Just as he embraced the burden of carrying the Padres' hopes as their No. 1 starter, Peavy absorbed responsibility for the Game 1 loss."If there's anybody to blame for this," Peavy said, "It's me. I underestimated the extent of it." As they prepared to engage the Cardinals in Game 2, the Padres were pointing no fingers in Peavy's direction. On the contrary, they were applauding his effort and willingness to go after the heavy-handed Redbirds in a somewhat diminished condition. "Jake felt he could compete and make pitches," second baseman Mark Loretta said. "If he gets a few breaks -- he had some bad luck in that third inning -- and cruises through, it's a whole different story. Everyone's talking about how competitive he was. "I'm out there right behind him, and I couldn't determine that anything was bothering him. If you have an injury that's debilitating, there are going to be signs. He's going to be wincing. He's not going to have any command at all. "I thought Jake was throwing well. His command was excellent. I thought he had good stuff, too. He was getting up in the 90s. He didn't look like a guy who was hurting to me. "The point is, you can't necessarily let the results be the judgment. Things happened that were out of his control as a pitcher." Peavy surrendered a first-inning homer to Jim Edmonds on an 0-2 fastball. All 10 pitches he threw in that inning were strikes. The hardest hit ball in a three-run third inning was a double-play grounder by Mark Grudzielanek that ended it. David Eckstein flared a single to center. Edmonds lofted a pop fly that fell near the left-field foul line for a double. The big moment in the inning came when Peavy caught his spikes on the rubber, stumbled and uncorked a wild pitch to Larry Walker. It is believed his unorthodox movement in making the pitch put uncommon strain on the rib cage. In the fifth, singles by Edmonds and Albert Pujols and a walk to Walker preceded Reggie Sanders' grand slam on a 3-0 fastball that Peavy left in the middle of the hitting zone, his last of 70 pitches. "If I knew it was going to be as serious as it is and affect my pitch quality," Peavy said, "I would have said something and given the ball to somebody more capable. "It's tough to get hit around the ballpark and say you're hurt. It doesn't look good. I didn't know the extent of the injury, that it was as bad as it is. "I thought if I'd get some outs, and we'd have won the game, nobody would be talking about it now." The Padres have watched Peavy pitch gamely through numerous ailments and injuries this season. "That's Jake," shortstop Khalil Greene said. "That's his nature. He's a competitive guy, and he wants to be out there. "I thought he had a pretty good game, actually. I didn't see anything wrong with him from where I was. From a performance standpoint, he looked pretty comparable to what I've seen in the past. "It's not like they scalded a lot of balls, aside from the two home runs. And that can happen any time with good hitters." Peavy was weakened for a month by an upper respiratory condition but missed only one start. He pitched in Washington two days after damaging his right middle finger, discoloring the nail and causing swelling, in a batting practice mishap -- and delivered a five-hit shutout. "Everybody's been out there hurt," Peavy said. "I wasn't going to walk off the field in a game of that magnitude."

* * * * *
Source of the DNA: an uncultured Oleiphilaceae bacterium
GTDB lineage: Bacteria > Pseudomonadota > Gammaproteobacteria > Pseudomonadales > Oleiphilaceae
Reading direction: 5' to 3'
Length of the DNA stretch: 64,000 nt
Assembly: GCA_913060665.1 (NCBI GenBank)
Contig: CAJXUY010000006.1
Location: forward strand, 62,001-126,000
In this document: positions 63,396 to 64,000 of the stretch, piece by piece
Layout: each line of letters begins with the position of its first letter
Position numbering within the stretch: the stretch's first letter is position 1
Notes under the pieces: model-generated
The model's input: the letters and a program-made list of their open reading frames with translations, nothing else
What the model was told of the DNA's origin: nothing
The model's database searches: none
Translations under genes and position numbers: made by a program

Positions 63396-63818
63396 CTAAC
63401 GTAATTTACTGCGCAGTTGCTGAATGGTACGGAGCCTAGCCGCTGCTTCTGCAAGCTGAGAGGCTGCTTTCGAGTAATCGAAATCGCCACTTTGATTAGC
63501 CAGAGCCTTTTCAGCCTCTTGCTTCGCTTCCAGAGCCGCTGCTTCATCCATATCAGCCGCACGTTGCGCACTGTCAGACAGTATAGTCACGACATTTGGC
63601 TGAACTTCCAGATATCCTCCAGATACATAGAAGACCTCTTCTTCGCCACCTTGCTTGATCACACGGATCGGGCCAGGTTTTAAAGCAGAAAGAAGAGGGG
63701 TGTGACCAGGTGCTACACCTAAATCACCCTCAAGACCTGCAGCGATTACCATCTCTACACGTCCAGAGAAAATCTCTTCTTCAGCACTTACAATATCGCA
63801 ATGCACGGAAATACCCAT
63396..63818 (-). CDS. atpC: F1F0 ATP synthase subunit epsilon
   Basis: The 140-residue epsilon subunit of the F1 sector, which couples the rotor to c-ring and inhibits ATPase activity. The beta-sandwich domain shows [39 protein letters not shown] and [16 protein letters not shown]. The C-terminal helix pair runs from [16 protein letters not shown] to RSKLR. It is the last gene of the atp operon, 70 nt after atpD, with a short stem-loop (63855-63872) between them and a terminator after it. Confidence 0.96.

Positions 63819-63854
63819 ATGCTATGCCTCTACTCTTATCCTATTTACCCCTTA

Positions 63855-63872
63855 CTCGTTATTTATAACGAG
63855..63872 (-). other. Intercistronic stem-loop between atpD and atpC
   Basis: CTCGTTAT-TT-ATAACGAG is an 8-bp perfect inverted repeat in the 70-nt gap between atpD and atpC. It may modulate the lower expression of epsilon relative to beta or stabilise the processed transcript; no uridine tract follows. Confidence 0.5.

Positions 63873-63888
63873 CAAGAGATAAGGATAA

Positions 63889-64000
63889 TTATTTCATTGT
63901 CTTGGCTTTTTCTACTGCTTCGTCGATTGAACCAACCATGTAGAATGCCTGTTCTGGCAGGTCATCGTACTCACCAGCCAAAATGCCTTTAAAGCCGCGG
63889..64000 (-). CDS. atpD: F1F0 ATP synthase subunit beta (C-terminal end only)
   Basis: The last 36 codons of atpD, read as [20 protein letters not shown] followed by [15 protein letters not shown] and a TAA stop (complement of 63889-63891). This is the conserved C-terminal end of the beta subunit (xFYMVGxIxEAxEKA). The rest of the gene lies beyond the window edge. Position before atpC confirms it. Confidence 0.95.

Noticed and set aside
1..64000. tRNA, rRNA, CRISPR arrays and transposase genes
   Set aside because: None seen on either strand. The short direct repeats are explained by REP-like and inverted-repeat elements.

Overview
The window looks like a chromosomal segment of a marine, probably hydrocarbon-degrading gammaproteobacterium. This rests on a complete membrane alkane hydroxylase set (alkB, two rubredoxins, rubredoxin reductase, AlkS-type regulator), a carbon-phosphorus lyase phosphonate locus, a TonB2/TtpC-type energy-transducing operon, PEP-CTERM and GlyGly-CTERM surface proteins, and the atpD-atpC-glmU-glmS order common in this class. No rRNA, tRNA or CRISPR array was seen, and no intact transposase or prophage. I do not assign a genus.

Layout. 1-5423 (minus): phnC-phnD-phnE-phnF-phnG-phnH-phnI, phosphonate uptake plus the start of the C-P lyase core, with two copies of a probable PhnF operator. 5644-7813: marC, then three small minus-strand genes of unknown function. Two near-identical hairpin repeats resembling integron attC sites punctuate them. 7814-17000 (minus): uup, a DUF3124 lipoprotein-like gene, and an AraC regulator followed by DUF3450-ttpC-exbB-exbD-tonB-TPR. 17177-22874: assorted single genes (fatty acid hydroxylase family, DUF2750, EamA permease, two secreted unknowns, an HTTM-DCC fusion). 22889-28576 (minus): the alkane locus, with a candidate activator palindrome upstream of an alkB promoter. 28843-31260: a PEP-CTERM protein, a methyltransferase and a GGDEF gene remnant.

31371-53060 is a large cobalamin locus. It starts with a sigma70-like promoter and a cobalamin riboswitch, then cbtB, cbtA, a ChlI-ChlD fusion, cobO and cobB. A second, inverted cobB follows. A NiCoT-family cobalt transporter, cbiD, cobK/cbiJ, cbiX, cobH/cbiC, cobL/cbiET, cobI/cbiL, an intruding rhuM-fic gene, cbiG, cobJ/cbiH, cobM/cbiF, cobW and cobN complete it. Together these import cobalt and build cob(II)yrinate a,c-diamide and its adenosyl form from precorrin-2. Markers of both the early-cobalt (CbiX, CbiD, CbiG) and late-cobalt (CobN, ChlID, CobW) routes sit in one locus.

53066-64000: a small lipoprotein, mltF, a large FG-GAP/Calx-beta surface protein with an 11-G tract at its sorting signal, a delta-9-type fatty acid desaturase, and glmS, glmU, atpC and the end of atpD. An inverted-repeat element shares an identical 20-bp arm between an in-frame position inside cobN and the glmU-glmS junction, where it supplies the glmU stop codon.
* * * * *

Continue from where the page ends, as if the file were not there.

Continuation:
Lyle Spencer is a reporter for MLB.com. This story was not subject to the approval of Major League Baseball or its clubs.